The increased focus at the end of the grant and outcome metrics is a relatively new trend over the last decade and a half. It is a result of new donors with technology and venture capital backgrounds infusing their ethos into the field of philanthropy in addition to the general societal trend over the last three decades to commoditize most things from education to health. Of course there were grant evaluations in decades past and every so often a “measurement movement”. However grant evaluations were often pretty loose and often thought of as self-serving, confirming the foundations reasoning for providing a grant in the first place. Technology and the Internet have contributed to our evolution into a networked, “dashboard-friendly” society seeking easy measurements to help us quantify success — quickly. So I think this movement in philanthropy is here to stay as well. The problem of course is that in business, we base outcome metrics on the immediate straightforward business transaction, like buying a house or a car. In philanthropy however, the actual transaction is often secondary to the long term societal benefits being sought, and they often occur long after a grant expires. For example, providing housing for the homeless in order to enable someone to have an address and to find a job; bring up a stable family in a safe environment; have children connected to a school district; etc… The result is that these short term outcome based evaluations serve some purpose in better measuring the success of the immediate philanthropic transactions during the life of the grant (e.g. a homeless person receives a home), but are often no better than the earlier evaluations in measuring long term successes that might happen years later and that the grantor is often not around to evaluate. The majority of grants given have 1-3 year life spans.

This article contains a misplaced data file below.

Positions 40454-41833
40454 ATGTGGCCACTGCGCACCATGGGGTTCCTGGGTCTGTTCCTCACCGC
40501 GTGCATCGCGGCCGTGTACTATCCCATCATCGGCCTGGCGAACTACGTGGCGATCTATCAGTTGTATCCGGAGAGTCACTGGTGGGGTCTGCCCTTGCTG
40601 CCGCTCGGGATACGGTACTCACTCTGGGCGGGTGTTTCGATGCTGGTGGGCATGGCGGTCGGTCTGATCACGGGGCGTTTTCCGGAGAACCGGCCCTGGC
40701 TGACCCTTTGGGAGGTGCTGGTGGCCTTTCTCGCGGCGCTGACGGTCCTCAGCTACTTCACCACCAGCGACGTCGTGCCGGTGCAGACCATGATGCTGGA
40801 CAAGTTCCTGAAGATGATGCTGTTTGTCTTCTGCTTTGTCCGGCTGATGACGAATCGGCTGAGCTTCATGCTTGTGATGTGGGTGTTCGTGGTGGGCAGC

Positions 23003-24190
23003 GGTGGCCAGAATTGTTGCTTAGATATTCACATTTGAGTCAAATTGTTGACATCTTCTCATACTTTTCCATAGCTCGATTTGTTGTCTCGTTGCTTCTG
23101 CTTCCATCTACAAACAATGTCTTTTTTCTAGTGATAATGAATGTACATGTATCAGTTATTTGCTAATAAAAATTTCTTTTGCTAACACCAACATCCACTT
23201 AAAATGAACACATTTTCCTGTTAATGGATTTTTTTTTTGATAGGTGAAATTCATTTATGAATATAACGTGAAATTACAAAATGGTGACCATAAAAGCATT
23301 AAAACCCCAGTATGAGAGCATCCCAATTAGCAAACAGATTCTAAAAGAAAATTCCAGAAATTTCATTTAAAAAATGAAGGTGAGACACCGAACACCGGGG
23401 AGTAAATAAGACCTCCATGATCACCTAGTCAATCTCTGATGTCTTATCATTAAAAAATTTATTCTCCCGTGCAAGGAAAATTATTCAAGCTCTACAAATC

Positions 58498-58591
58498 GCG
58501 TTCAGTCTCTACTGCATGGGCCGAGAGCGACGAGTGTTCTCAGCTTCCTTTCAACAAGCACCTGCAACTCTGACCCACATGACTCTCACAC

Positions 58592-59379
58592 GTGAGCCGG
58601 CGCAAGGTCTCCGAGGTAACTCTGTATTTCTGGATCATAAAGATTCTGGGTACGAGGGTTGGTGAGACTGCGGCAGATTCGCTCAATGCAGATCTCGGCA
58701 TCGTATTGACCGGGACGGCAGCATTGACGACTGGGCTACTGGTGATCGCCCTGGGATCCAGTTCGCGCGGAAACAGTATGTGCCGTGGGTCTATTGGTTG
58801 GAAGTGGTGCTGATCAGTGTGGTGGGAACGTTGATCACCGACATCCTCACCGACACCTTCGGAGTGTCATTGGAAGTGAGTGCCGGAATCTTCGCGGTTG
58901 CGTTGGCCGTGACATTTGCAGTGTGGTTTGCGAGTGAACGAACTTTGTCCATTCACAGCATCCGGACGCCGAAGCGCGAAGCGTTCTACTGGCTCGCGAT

Somewhere between the traditional foundation evaluation and these new outcome-based approaches is a happy medium, but we have not found it yet. Part of the reason I think is the failure of many philanthropic institutions to get involved in the grant implementation process. One of the ironies of metric or outcome-based grant making is that it does not provide what its private sector equivalent often does, intervention during execution. Venture capitalists don’t just number crunch and measure the projects they invest in. They incubate them, provide them advice as well as resources, help them network, etc. to assist them in their success during implementation, especially in their early stages. Many foundation grants are also involved in supporting innovative pilot solutions where this help is needed, and drawing upon a foundation’s network of other more mature grantees and its expertise would be useful.